What Kids Really Want
By Jennifer Kurtz, LCSW – Dec. 24, 2019
Prior to coming to Youth First as a school social worker, I worked with the homeless for 7 years. Many of the men, women, and children I worked with were staying in a car or in an unfamiliar shelter, maybe living in a hotel, or staying with family or friends in an overcrowded home.
While this is not healthy for an adult, it can have an even bigger impact on the mind of a young child. When I mention childhood trauma you may think of emotional, physical, or sexual abuse to a child. But there are other traumatic things children experience: witnessing violence between adults, being separated from a loved adult due to alcohol or drug use, mental illness of a family member, incarceration of a parent, illness of a loved one that pulls family away, lack of food for the entire family, or witnessing a shooting or devastation left by a natural disaster (either in person or on television).
The Substance Abuse and Mental Health Services Administration’s (SAMHSA) National Child Traumatic Stress Initiative (NCSTI) reports that more than two thirds of children experience at least one traumatic event by the age of 16.
The National Child Traumatic Stress Network reports that children between the ages of 3 to 6 exposed to trauma may have difficulty focusing or learning in school, may be unable to trust others or make friends, may show poor skill development, may lack self-confidence, and may experience stomach aches or headaches. These difficulties in elementary school have the potential to affect children into their teen and adult years, repeating the cycle onto their own children.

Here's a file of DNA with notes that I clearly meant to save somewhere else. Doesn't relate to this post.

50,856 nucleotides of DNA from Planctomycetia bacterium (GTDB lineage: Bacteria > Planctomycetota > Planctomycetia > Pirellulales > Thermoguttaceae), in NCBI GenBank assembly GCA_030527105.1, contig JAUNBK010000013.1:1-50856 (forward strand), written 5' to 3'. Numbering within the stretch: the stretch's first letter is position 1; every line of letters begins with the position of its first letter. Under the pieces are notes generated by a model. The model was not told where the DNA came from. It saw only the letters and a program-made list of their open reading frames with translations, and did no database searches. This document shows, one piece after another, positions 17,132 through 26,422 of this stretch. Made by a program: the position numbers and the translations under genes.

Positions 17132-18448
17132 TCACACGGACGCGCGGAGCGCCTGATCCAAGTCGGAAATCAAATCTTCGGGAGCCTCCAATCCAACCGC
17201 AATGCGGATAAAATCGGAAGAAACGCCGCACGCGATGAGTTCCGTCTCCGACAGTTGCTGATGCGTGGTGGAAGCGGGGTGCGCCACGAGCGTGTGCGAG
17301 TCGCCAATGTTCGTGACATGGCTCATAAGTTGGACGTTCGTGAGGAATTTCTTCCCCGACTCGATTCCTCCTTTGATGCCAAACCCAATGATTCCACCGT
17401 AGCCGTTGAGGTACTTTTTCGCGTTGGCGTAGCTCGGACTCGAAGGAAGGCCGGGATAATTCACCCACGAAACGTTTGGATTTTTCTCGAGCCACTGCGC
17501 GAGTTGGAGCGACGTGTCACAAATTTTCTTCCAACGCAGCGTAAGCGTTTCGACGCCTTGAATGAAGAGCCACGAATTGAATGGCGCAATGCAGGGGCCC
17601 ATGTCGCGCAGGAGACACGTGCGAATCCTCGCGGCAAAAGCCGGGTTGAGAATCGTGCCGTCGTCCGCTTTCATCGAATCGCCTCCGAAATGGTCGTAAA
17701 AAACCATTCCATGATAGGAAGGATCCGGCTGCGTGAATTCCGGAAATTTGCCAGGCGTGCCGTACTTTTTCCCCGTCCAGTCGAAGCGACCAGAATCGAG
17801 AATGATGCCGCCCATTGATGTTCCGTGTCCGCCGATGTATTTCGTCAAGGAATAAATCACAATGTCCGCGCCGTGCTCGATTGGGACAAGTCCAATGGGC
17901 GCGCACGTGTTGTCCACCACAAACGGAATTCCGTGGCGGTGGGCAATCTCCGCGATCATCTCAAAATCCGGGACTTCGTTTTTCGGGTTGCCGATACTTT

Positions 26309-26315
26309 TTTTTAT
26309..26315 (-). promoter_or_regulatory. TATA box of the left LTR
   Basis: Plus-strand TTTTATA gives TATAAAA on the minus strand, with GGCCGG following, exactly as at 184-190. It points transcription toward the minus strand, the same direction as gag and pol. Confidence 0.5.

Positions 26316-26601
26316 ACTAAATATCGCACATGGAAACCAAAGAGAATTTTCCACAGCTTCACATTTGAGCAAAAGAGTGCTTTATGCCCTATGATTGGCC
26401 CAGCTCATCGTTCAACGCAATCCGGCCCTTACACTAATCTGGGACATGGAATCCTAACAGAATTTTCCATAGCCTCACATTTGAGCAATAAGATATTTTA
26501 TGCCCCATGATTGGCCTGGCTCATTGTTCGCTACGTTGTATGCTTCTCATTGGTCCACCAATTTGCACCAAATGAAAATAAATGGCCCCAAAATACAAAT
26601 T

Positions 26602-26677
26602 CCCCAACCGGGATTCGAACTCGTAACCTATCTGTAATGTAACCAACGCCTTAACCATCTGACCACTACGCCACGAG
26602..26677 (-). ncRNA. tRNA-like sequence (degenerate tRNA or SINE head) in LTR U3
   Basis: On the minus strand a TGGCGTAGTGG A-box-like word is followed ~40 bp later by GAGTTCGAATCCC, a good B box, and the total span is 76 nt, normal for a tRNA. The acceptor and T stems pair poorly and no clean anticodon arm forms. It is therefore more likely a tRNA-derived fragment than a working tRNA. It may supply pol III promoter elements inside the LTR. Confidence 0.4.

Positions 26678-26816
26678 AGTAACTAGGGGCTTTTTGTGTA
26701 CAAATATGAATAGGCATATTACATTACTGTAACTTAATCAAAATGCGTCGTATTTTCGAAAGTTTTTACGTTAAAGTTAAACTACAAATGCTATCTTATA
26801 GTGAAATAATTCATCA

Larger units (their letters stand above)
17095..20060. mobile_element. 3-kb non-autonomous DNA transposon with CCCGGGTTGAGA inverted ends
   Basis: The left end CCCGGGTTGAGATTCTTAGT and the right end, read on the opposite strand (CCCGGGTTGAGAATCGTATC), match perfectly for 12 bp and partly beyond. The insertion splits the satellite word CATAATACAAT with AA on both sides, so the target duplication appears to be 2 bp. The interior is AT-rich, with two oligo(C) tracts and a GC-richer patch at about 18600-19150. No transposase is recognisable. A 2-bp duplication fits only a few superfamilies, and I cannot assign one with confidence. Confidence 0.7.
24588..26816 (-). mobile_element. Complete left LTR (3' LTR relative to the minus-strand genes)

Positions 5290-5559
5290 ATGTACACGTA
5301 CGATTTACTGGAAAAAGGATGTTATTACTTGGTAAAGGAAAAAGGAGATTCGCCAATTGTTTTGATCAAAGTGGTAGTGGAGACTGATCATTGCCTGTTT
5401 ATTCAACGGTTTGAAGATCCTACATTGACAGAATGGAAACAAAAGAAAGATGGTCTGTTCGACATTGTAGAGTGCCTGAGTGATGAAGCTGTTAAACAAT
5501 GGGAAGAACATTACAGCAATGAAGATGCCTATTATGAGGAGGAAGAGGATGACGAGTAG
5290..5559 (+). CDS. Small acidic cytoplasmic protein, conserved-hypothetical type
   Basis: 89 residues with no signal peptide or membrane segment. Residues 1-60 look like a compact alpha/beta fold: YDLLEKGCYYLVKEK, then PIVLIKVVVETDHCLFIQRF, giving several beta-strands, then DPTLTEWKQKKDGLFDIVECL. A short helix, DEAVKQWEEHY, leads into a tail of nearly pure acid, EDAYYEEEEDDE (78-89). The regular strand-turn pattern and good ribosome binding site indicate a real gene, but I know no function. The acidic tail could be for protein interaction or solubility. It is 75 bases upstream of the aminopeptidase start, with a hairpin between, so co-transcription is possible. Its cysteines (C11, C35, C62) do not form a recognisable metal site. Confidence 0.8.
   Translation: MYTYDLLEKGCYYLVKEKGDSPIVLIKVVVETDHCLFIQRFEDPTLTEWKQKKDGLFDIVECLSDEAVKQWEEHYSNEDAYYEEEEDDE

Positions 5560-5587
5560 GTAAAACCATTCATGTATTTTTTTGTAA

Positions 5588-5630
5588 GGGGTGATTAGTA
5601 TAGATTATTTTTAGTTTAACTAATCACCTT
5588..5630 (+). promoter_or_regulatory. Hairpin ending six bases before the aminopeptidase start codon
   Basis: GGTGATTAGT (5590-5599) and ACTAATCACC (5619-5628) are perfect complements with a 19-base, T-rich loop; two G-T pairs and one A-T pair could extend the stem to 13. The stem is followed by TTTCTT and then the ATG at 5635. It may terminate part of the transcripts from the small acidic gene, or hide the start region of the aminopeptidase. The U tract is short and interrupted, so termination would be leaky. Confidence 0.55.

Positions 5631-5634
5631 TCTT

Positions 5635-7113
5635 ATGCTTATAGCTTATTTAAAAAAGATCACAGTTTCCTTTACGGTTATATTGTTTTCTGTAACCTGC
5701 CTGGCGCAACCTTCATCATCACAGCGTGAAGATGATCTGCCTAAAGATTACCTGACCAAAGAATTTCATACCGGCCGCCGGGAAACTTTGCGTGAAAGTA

How can we help our children as parents and caregivers? The Child Mind Institute encourages the following tips to help children after a traumatic event:
- Remain calm
- Allow children to ask questions
- Listen well
- Acknowledge how the child is feeling
- Share information about what happened
- Encourage children to be children (to play and do activities)
- Understand children may cope in different ways
- Help children relax in breathing exercises
- Watch for signs of trauma
- Know when to seek help
- Take care of yourself
The National Survey of Children’s Health found that children who have family help them build resilience respond well to stress. Resilience can be built through having caregivers who believe in a child’s future, teaching children to calm themselves and regulate their emotions, being involved in the community and having social connections.
There is a video on YouTube about a heartwarming IKEA ad in Spain entitled, “IKEA The Other Letter.” The children are asked to write a letter to The Three Kings (the equivalent of Santa in Spain) asking for things they want for Christmas. Most ask for material items. They are then asked to write a letter to their parents. From their parents they ask for experiences such as eating dinner as a family, reading a story together, playing soccer together, playing cowboys together, and just spending quality time together in general.
So often we want to give our children material items, thinking “things” will make them happy. Although kids do want toys and materials items, quality time is even more valued and needed by them, especially when there has been a traumatic event. Spend time together this holiday season, and help your kids build resiliency that will see them through many of life’s disappointments and sorrows.